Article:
TE.cit Bridge. Well, and what say you, sir? you're Dr. D. Pless us, what hastes and hurries glad to be at home; nothing I warrant like he is in! and all for some young hussy-Ahold England. Ah! what's France, and Spain, he'll never have a proper relish for the vener- and Burgundy, and Flanders! no, old Engable antique: I never shall bring down his land for my money; 'tis worth all the world mercury to touch the proper freezing point, besides. which ihat of a true virtuoso ought to stand Dr. D. Your pelly says as much; 'twill fill at: sometimes, indeed, he will contemplate a the pot, but starve ihe prain; 'tis full of corn, beautiful statue, as if it was a coman; I never and sheep, and villages, and people: England, could persuade him to look upon a beautiful to the rest of the oorld, is like a flower-gardes ooman, as if she was a statue.

to a forest.

Bridge. Well, but the people, sir; what Enter BridgeMORE, Mes. BRIDGEMORE, and say you to the people? LUCINDA.

Dr. D. Nothing: I never meddle with the Bridge. Doctor, I kiss your hands; I kiss human species; man, living man, is no obyour hands, good doctor:- How these nobles ject of my curiosity; nor ooman neither; at live! Zooks, what a swinging chamber! least, Mr. Pridgemore, till she shall be made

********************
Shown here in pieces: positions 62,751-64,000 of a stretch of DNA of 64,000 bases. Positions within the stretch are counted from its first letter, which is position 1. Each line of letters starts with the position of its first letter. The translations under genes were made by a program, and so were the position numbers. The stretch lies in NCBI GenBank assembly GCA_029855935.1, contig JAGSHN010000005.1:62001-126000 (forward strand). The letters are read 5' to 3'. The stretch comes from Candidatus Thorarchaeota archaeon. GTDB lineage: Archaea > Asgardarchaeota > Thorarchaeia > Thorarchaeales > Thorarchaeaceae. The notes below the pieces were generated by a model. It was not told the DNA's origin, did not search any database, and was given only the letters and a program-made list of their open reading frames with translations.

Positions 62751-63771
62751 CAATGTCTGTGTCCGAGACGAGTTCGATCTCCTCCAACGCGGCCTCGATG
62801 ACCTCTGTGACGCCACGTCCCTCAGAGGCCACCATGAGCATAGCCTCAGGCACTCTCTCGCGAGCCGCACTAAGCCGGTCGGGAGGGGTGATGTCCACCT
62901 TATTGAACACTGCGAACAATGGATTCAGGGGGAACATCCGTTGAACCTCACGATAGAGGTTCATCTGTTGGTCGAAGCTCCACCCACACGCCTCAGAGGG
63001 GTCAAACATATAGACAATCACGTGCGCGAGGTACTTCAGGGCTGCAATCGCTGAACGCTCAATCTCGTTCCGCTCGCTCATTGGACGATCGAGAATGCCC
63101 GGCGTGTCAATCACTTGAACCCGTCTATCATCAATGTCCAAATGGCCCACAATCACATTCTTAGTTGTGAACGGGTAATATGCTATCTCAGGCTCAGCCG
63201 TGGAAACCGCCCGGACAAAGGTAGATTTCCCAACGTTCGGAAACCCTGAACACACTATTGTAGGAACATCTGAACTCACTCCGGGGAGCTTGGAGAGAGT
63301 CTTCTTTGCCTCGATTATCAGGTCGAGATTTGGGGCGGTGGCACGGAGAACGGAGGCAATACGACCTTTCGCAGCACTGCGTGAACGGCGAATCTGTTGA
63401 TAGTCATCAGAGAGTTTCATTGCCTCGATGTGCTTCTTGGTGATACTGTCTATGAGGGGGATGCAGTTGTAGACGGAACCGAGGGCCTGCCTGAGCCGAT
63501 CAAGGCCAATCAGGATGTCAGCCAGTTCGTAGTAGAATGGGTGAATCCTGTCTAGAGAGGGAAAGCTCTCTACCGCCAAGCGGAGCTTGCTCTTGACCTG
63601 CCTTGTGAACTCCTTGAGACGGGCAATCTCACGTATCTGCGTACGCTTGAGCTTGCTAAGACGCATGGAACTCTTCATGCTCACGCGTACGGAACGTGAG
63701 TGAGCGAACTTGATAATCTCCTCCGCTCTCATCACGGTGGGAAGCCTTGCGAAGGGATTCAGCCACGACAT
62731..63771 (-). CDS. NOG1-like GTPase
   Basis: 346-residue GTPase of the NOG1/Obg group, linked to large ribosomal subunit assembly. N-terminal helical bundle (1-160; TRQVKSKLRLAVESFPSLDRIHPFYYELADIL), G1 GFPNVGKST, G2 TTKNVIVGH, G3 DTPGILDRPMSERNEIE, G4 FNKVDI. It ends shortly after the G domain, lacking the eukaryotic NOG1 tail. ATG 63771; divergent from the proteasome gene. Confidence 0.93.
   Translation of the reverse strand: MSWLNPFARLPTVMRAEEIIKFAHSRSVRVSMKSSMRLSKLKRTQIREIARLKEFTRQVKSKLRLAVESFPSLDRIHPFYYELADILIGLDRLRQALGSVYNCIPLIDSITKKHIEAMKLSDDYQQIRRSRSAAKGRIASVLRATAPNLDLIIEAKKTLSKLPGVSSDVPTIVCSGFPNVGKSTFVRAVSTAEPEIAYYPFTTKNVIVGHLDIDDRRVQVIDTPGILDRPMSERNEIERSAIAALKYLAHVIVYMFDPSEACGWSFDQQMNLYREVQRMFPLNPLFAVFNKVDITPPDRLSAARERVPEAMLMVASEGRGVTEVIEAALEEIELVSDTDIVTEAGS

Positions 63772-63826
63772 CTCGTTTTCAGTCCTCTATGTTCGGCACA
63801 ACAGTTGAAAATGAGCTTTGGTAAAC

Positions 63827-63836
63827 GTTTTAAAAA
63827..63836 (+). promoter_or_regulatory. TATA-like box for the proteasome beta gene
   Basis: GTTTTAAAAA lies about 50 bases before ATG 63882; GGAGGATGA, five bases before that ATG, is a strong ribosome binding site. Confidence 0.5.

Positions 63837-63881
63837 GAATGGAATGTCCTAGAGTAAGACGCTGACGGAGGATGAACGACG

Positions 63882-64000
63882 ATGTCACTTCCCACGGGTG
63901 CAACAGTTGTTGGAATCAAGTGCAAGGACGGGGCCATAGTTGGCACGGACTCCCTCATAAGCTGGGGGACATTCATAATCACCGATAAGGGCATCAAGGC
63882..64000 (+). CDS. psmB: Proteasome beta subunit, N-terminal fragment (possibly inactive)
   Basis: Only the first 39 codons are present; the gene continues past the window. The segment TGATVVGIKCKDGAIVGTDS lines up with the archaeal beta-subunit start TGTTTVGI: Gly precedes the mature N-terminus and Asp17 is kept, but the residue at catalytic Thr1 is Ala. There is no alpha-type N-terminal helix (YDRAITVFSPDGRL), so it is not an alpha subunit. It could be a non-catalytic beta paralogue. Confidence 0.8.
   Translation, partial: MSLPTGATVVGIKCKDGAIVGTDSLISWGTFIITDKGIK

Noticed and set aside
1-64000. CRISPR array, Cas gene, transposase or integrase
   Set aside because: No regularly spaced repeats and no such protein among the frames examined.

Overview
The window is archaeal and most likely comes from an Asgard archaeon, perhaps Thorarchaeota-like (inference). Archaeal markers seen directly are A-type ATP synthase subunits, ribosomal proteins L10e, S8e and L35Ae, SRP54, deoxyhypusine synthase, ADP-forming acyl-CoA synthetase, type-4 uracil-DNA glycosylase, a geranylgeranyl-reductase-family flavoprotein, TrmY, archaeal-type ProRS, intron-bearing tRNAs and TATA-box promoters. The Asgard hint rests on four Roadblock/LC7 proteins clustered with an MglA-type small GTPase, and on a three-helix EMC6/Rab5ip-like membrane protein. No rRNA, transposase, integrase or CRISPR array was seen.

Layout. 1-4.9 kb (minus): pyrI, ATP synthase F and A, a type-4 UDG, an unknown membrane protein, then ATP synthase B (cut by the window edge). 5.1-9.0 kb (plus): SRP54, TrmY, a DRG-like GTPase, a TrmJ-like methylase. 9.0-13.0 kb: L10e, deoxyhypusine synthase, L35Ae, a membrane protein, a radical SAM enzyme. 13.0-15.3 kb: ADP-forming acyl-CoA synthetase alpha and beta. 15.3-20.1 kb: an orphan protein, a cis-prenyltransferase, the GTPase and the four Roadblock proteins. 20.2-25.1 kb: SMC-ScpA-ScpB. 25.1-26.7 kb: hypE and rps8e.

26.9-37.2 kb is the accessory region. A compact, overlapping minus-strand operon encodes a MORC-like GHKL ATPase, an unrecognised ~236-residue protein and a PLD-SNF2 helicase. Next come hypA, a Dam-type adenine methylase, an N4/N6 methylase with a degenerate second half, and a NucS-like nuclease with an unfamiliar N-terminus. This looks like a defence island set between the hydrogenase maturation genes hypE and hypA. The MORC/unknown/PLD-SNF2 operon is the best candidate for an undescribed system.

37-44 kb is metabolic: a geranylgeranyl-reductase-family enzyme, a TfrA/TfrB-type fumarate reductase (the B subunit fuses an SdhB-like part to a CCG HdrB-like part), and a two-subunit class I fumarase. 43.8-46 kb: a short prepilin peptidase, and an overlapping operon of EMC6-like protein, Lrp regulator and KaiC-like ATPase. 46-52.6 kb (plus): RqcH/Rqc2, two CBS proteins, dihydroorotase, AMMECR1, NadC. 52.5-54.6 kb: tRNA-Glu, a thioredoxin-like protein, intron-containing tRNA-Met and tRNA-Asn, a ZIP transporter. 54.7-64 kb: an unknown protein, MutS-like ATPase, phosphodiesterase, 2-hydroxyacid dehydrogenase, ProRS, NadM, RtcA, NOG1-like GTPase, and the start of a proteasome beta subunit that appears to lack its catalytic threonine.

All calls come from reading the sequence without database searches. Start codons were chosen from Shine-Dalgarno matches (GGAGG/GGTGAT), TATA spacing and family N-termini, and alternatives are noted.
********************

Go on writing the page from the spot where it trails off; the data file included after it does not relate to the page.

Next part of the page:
Mrs. B. Why, Mr. Bridgemore, sure you a mummies of. think yourself in Leathersellers’-hall


Bridge. I understand you; you speak in Luc. Pray recollect yourself, papa; indeed the way of trade; money's your object. this is not Fishstreet-bill.

Dr. D. Money and trade! I scorn 'em Bridge. I wish it was: I'd soon unhouse both; the beaten track of commerce I disdain: this trumpery: I'd soon furnish it with better I've traced the Oxus, and the Po; traversed goods: why this profusion, child, will turn the Riphæan Mountains, and pierced into the

inmost Tesarts of Kalmuc 'Tartary — follow Mrs.B. Law, how you stand and stare at trade indeed! no; l've followed the ravages things; stopping in the ball to count the ser- of Kouli Chan with rapturous delight: there vants, gaping at the lustre there, as if you'd is the land of wonders; finely, depopulated; swallow it. I suppose our daughter, when gloriously laid waste; fields without a loof to she's a woman of quality, will behave as other tread 'em; fruits without a band to gather'em; women of quality do.-Lucinda, this is doctor with such a catalogue of pats, peetles, serDruid, lord Abberville's travelling tutor, a pents, scorpions, caterpillars, toads-oh! 'tis gentleman of very ancient family in North a recreating contemplation, to a philosophic Wales.

mind! Luc. So it should seem, if he's the repre- Bridge. Out on 'em, filthy vermin, I hope sentative of it.

you left 'em where you found 'em. Dr. D. Without flattery, Mrs. Bridgemore, Dr. D. No, to my honour be it spoken, I miss has very much the behaviours of an 00- bave imported above fifty different sorts of man of quality already.

mortal poisons into my native country. Mrs. B. Come, sir, we'll join the company,